An indirect Intaglio technique in which a piece of metal sheet (the plate) – usually copper or zinc – is covered with an acid resistant coating into which is drawn the image revealing the metal. When immersed in acid only these parts of the metal are eaten away. The longer the time in the acid, the deeper will be the line and the darker it will appear when printed because it holds more ink.

This is the term used to describe the process of adding tone (not colour) to a line etching. Instead of a surface of wax the metal plate is given a thin layer of resin dust which, when heated, adheres to the metal. The resin protects the metal from acid but allows the acid to attack the metal between the resin grains. This produces a fine network of “valleys” which hold ink. Varying the depth of the valleys will vary the amount of ink held and thus vary the tone value.

Printing the Plate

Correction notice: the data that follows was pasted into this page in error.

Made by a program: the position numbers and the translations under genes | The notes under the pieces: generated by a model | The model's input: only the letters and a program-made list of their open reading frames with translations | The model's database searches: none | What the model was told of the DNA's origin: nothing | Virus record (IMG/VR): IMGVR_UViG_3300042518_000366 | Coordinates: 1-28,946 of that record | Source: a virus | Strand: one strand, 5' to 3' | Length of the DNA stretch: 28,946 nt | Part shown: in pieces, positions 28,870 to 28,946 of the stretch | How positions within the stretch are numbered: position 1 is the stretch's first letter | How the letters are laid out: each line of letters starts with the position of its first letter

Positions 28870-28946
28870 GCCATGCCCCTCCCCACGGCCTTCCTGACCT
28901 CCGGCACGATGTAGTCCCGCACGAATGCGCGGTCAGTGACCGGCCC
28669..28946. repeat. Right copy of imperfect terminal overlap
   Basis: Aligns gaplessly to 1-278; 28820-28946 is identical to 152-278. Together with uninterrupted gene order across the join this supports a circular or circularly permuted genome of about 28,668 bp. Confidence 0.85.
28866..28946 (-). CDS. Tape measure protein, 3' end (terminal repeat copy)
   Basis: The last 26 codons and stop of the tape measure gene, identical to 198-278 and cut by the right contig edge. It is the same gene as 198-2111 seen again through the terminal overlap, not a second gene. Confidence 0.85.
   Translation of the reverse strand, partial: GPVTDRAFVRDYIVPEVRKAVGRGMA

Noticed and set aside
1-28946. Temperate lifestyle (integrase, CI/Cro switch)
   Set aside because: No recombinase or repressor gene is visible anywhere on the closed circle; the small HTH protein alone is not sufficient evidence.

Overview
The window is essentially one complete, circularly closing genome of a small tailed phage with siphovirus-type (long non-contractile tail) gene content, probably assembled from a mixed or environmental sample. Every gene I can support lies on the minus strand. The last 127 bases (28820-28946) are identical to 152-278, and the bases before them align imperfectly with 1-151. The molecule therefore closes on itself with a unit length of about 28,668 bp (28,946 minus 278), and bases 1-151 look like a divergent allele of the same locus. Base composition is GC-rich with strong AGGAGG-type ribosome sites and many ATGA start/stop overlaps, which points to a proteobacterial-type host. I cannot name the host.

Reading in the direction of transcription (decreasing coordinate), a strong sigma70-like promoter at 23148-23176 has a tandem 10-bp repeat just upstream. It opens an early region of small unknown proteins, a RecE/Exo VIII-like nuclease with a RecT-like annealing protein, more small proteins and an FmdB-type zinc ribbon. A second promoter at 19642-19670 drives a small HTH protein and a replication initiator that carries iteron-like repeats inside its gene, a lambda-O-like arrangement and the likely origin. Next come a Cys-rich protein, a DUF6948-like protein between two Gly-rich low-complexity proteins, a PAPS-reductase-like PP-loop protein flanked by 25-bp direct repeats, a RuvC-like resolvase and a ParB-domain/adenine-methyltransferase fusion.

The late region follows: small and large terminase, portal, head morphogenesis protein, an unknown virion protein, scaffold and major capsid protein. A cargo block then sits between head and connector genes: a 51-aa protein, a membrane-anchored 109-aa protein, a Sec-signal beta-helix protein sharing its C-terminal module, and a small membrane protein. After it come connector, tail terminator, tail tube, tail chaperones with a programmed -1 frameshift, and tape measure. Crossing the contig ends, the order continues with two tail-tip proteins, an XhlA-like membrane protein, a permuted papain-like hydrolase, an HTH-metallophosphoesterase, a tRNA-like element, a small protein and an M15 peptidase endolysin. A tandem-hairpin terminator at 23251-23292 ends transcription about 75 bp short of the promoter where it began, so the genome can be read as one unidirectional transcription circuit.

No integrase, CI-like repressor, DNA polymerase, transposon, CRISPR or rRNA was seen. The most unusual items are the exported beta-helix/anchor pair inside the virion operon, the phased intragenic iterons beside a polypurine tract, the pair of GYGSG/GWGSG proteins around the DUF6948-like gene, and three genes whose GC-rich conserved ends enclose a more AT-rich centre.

The plate is heated and stiff ink rubbed into it, then using small circular motions and a pad of wiping canvas, excess ink is removed, this is repeated, gradually using cleaner canvas. Finally, the plate is ‘hand-wiped’; this removes plate tone and allows the lines to become more sharply defined. The paper for printing needs to be soaked and laid down for a number of days, this softens the paper, so that when it is printed it is forced more easily into the grooves of the plate. The pressure required for printing is great, several tons, and this is achieved by using an Etching Press. The press is a large mechanical device, with two main rollers placed above each other with a flat bed of steel that travels between the two. The sliding bed is moved from one end of the press to the other, with the inked plate resting face up. The paper is placed over it and then several wool blankets on top. The blankets are compressed as the rollers move, thus forcing the paper into the plate and so lifts out the ink. Once the plate is printed, the paper is carefully removed from the plate, a sheet of tissue paper is laid over the print and it is left between sheets of blotting paper under a heavy board to dry for a few days. The plate needs to be re-inked and re-wiped for each print!

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